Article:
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Academics and Legislators Come Together to Learn About Mental Health

The views expressed are those of the author and do not necessarily reflect the views of ASPA as an organization.

By Office of Public Policy Outreach at VCU Wilder School
September 14, 2018              

One in five adults in the United States is impacted by a mental illness, according to the National Alliance of Mental Illness. Policymakers, researchers and the public recognize a need for policies that provide mental health services efficiently and effectively to those that need them, but the complexities of mental illness and the development of new knowledge from research mean legislators and policymakers may struggle to stay up to date. What are some of the most pressing mental health concerns in society today? What struggles do people encounter, and what policies should be created to help?

To help policymakers stay current about the complex field of mental health, Virginia Commonwealth University’s L. Douglas Wilder School of Government and Public Affairs, the Department of Psychiatry and Virginia’s Joint Subcommittee to Study Mental Health Services in the Commonwealth in the 21st Century, joined together to host a “mental health mini university” at the Virginia State Capitol on September 6. The public event brought experts in the field of mental health together with legislators, members of the executive branch, as well as a number of other practitioners and other interested attendees.

After opening remarks from VCU’s president, Dr. Michael Rao and an introduction to the goals of the day from Dr. Robyn McDougle of the Wilder School and Dr. Joel Silverman of the Department of Psychiatry, the gathering focused on two topics.

Dr. Peter Buckley, Dean of the VCU School of Medicine presented recent insights on “mental health and workforce development.” The number of psychiatrists available to assist those who are suffering from serious mental illness is insufficient, Buckley shared, for several reasons:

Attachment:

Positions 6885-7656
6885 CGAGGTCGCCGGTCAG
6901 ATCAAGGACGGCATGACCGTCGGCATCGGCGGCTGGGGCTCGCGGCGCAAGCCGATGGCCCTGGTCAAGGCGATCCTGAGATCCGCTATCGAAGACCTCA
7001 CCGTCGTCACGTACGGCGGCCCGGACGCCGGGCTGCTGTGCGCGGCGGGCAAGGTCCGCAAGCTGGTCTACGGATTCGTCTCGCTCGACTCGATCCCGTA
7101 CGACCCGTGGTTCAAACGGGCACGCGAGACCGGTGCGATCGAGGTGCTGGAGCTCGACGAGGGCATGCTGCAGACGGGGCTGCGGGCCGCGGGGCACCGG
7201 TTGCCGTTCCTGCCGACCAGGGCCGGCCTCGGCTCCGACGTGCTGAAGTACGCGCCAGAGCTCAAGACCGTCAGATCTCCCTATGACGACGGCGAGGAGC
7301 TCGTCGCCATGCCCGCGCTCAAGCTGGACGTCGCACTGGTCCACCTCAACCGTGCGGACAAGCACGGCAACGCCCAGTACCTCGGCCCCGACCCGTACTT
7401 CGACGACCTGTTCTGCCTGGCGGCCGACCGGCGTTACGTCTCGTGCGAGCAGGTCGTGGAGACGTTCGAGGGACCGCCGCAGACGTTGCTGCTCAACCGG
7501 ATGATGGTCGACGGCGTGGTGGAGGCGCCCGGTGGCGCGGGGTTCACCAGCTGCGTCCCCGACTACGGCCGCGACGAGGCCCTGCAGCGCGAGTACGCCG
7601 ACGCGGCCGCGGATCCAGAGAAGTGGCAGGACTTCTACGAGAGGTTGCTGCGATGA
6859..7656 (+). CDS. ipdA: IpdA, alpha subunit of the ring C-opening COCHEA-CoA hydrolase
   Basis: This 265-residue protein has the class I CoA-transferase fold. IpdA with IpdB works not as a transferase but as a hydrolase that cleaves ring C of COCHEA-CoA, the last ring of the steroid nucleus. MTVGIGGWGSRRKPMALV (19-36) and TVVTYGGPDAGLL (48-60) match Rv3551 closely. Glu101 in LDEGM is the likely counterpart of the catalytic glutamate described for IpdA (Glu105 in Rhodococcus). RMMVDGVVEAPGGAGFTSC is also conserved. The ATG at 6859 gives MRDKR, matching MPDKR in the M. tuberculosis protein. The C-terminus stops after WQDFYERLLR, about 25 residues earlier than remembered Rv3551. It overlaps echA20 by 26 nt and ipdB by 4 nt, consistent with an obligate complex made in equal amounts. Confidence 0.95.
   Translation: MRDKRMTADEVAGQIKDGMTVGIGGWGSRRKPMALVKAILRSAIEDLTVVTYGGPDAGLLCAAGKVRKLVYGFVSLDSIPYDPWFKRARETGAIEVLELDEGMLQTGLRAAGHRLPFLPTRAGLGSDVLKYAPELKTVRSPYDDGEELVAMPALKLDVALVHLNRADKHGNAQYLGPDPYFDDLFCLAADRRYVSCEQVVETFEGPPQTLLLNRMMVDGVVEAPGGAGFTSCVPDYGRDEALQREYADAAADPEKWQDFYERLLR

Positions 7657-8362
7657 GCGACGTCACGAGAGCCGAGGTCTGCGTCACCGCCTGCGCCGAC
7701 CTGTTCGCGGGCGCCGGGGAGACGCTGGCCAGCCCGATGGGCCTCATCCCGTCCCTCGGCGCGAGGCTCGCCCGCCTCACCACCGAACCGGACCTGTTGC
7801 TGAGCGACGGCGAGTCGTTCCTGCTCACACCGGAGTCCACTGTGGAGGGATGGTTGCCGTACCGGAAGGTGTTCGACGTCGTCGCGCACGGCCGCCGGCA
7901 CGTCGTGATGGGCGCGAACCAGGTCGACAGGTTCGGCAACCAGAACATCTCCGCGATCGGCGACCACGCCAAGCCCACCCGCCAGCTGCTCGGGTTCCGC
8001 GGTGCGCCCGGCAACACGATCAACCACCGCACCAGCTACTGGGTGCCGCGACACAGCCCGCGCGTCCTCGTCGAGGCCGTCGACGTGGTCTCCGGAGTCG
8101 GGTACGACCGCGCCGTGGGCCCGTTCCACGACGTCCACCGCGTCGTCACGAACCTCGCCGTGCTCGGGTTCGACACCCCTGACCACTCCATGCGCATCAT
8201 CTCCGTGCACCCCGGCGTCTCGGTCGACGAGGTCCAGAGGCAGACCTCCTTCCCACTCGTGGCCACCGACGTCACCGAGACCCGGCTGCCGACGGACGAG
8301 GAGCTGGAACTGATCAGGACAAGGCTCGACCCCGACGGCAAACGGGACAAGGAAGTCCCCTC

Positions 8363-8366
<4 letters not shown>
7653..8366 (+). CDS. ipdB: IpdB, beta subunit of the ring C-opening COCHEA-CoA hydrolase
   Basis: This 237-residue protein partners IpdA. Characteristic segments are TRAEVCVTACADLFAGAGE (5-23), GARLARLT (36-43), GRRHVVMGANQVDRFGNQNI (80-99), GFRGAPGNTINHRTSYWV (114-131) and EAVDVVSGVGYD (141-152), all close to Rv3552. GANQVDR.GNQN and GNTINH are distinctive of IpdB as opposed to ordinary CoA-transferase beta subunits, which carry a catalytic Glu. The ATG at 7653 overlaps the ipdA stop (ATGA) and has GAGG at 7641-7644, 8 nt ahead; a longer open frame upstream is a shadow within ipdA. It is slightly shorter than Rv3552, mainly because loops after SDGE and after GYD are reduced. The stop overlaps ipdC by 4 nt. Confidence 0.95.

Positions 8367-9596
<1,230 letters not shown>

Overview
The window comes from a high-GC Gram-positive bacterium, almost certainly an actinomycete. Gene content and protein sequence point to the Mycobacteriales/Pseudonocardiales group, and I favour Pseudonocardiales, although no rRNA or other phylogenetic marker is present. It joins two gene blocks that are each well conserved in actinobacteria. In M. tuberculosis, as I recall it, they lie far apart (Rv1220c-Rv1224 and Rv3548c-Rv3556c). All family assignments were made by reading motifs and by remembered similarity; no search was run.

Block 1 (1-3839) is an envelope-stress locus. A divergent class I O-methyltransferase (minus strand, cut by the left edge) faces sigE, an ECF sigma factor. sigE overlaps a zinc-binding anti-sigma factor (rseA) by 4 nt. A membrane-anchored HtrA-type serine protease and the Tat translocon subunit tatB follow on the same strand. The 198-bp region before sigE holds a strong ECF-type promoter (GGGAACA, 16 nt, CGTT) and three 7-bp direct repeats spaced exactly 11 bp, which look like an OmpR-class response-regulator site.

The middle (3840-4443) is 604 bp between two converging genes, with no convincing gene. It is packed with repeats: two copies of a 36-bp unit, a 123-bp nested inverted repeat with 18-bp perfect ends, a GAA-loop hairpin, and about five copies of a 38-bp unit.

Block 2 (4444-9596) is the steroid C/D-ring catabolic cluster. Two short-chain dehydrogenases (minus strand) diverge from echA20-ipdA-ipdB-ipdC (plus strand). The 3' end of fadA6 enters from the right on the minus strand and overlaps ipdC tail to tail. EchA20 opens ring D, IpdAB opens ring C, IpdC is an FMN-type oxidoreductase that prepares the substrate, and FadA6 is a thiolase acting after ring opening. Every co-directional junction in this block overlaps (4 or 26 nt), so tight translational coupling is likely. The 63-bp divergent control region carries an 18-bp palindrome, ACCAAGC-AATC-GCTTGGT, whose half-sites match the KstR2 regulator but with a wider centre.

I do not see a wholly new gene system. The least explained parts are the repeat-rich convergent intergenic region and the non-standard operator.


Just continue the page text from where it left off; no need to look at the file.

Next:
• Too few go to medical school with the intent of focusing on psychiatry, and even fewer enter the field of child psychiatry, and;
  • Limited slots are available for doctors’ residency within the state in these specializations.

Dr. Buckley argued that focusing on improved, more attractive options for mental health professionals (i.e. improving facilities’ appearances and peer support services), as well as investing in research to find biomarkers for certain mental illnesses and drug development, will grow the supply of psychiatrists to assist those who are suffering from serious mental illness not only in number, but in also in ability to assist those who need it most.

Following this, Dr. Mishka Terplan, professor of Obstetrics and Gynecology and Psychology, delivered a presentation on “the health effects of alcohol, marijuana, and opioids;” this included the history, neurobiology and possible solutions to treating addiction to alcohol, cannabis and opioids. Terplan noted that while use of these substances can be traced back for several hundred years, the concept of addiction emerged in the early 18th century in relation to alcohol. This evolved with increased understanding of addictions to cannabis and opioids, including adrenaline, heroin and most recently fentanyl. After addressing the history of addiction, Terplan explained the neurobiology of what he referred to as “The Hijacked Brain,” showing how the brain’s dopamine levels change as a result of the continuous use of these substances. The high levels of dopamine that are released by ingesting the mentioned drugs result in the natural ability of the brain to produce dopamine naturally, which causes individuals who are initially using a drug for reward seeking (the high) eventually need to use it as a means of relief seeking from withdrawal symptoms. Continuous use of such substances causes physical deficiencies:

  • For alcohol, it can lead to damage to the liver, muscles, heart and immune system;
  • For marijuana it leads to respiratory, reproductive and immune deficiencies, as well as potentially even triggering psychosis; and,
  • Consistent heroin use can lead to infection, Hepatitis C, as well as a slowed digestive system.

Terplan repeatedly stressed the need for a focus on recovery rather than more treatment, and urged attention to finding solutions for those who are at risk for becoming addicted to a certain substance.

Each session shed necessary light on the current state of the mental health in the Commonwealth of Virginia, as well as potential solutions to challenges. Following these presentations legislators had the opportunity to ask questions of the presenters in order to gain further insight and deepen their understanding on detailed topics.

In the face of a recognized need for improved mental health services in every community, the format of the event represented a coming together of policy maker interest and academic research expertise to support the creation of new research informed policies. This, in turn, will hopefully allow legislators to craft important solutions that respond to the crucial dilemma that faces the wellbeing of their constituents.

Author: The Office of Public Policy Outreach is part of the Center for Public Policy at Virginia Commonwealth University’s L. Douglas Wilder School of Government and Public Affairs. The office prepares VCU faculty for effective interactions with state and local lawmakers and helps generate and translate academic knowledge into successful public policies for the commonwealth. Email address: [email protected] | Twitter handle: @OPPOatVCU

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